"This person is so angry. It's anger brought on by guilt. The guilt that is associated with knowing that they failed to research the causes of autism prior to having a child. I've seen it time and time again. But it is a ficticious disease... just like alcoholism... come on, are you seriously going to tell me that bc a child is loud, doesn't want to pay attention, acting up, is not JUST A BAD CHILD WHO WONT LISTEN... no, you go give it a name to help people feel better about themselves... what makes it a disease?? b/c someone said so, came up with a name, and wrote about it??? how do u prove its a disease."

"This woman is a bitter bitch who resents that other people are saying exactly what she feels. She is just mirroring her own embarrassment at her child. This says more about her than anyone else. I have never heard someone talking shit about kids with autism. I hear a lot of mothers in fear of it, with a lot of empathy for mothers who ARE dealing with it. She is just defensive about it in a sad way. She needs to shut her cake hole and just help her children learn to live in a world that is difficult to navigate. You know, BE A FUCKING PARENT!"

"This article writer really needs to go to anger management classes..."

"I'm the other parent in the waiting room. The one with the polite, nonviolent child in need of PT, OT and Speech. I need YOU to control your child and to set the bar higher.

My son's diagnosis may not have t-shirts, commercials and fun runs, but since in society many resources are shared in education and medicine. you need to play by the rules of society. Often times. I feel bad for the "children with autism" 'cause they got cruddy parents not in touch with reality once that damn spectrum becomes the center of their lives. My son is silent, so I understand that it's easy to go down the rabbit hole of being the voice/advocate for your child and the emotions that come from having a child that is not typical. But that does not give you as a parent to project an identity of diagnosis onto a child. Creating this culture where it's fine to wear elastic pants as a 13-year-old, annoy people with talk of Minecraft, or throw a temper tantrum as a normal response.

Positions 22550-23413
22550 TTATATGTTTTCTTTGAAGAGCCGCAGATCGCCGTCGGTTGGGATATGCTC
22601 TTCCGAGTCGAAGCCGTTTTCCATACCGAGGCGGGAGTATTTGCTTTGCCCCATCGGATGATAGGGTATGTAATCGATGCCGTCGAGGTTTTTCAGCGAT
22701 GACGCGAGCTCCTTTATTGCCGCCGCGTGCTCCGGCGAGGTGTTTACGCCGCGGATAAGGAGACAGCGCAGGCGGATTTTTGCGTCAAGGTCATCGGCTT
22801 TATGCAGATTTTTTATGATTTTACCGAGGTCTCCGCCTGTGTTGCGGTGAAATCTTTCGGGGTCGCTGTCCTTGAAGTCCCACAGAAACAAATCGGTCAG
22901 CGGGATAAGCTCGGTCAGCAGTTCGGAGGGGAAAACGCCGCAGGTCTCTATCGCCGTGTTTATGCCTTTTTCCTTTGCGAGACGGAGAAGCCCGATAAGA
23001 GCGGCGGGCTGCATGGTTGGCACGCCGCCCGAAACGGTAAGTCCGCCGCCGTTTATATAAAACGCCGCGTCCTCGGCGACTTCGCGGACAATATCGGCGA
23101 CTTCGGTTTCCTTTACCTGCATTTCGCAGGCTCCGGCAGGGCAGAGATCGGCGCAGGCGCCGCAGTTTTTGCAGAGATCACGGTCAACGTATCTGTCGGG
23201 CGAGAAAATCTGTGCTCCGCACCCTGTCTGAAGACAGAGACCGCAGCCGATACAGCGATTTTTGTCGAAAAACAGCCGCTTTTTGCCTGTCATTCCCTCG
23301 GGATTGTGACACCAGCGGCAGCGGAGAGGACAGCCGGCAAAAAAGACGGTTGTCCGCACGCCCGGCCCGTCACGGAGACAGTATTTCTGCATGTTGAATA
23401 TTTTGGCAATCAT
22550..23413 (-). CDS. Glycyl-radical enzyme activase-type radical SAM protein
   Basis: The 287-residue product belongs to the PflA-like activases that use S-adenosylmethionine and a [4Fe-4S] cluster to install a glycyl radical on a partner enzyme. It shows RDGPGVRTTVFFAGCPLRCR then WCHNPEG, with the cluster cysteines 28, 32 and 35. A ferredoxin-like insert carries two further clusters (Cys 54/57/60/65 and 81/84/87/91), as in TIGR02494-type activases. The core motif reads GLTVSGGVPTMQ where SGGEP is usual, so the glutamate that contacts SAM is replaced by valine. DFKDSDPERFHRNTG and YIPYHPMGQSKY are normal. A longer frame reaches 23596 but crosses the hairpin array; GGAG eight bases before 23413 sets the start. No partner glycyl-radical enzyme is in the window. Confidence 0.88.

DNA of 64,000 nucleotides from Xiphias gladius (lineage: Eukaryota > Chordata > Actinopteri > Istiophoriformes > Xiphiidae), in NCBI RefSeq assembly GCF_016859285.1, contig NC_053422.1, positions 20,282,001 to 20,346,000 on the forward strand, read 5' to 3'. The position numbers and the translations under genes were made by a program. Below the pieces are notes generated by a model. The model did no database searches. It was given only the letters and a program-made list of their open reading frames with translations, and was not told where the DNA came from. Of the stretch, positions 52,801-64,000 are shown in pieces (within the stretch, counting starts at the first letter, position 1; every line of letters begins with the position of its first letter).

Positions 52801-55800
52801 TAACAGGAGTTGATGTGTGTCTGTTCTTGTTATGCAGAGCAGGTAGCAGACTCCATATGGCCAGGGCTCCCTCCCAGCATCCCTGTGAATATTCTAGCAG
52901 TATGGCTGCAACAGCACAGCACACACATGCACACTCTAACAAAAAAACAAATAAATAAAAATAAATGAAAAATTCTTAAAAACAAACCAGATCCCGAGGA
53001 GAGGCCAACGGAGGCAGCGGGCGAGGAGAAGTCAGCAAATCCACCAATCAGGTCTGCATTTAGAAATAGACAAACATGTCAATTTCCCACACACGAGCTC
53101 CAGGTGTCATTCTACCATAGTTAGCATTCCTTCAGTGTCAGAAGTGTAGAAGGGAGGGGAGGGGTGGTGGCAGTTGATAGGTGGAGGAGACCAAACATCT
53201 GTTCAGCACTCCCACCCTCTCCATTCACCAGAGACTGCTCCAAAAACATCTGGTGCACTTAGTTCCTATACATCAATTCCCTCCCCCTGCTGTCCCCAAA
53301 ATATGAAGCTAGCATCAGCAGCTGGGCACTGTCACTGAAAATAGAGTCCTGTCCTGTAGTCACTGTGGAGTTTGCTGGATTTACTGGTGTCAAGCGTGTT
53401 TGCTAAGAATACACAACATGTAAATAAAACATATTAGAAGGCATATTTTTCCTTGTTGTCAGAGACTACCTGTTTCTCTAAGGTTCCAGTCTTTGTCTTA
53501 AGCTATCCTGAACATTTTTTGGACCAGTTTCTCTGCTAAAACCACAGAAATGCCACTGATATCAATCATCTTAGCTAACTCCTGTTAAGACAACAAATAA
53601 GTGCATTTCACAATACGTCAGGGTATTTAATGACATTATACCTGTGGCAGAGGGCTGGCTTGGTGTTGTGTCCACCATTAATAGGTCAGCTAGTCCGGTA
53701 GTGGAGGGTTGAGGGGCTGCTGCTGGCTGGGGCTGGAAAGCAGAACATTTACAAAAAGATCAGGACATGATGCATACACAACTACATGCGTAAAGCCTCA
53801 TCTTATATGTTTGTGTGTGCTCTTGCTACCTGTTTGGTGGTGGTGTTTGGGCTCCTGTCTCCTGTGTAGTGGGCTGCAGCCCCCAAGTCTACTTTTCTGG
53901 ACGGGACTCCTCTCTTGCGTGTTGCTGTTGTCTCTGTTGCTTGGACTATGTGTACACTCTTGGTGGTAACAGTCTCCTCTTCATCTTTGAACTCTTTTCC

In my opinion projecting a diagnosis onto a child is one of if not the most immoral things you can do. Rather than working and fighting through interventions and standards in behavior that this noisy population would rather have civil society lower it's standards even more makes me sick.

However, the internet eats it up with it's clickbait industry.

Eitherway, I suspect IF your child is acting like a brat in public, it's got less to do with what you excuse away as autism and MORE to do with the behaviors the child see's in you as a parent.

Maybe I've spent too much time in the waiting rooms of medical centers, but after being aggressively farted on by an obnoxious brat who knew what he was doing and witnessing his mom knowingly not discipline him, I say NO."

"This is a temper tantrum article. EVERYONE in the world has problems. No one should need to live autism or any other issue you have in order for there to be tolerance. Did you ever once stop to consider that you are NOT the center of the universe and other people may have problems that are more emergent than yours? Do you expect the person suffering from a migraine to sit and smile at you if your child is having a screaming tantrum for 5 minutes+???"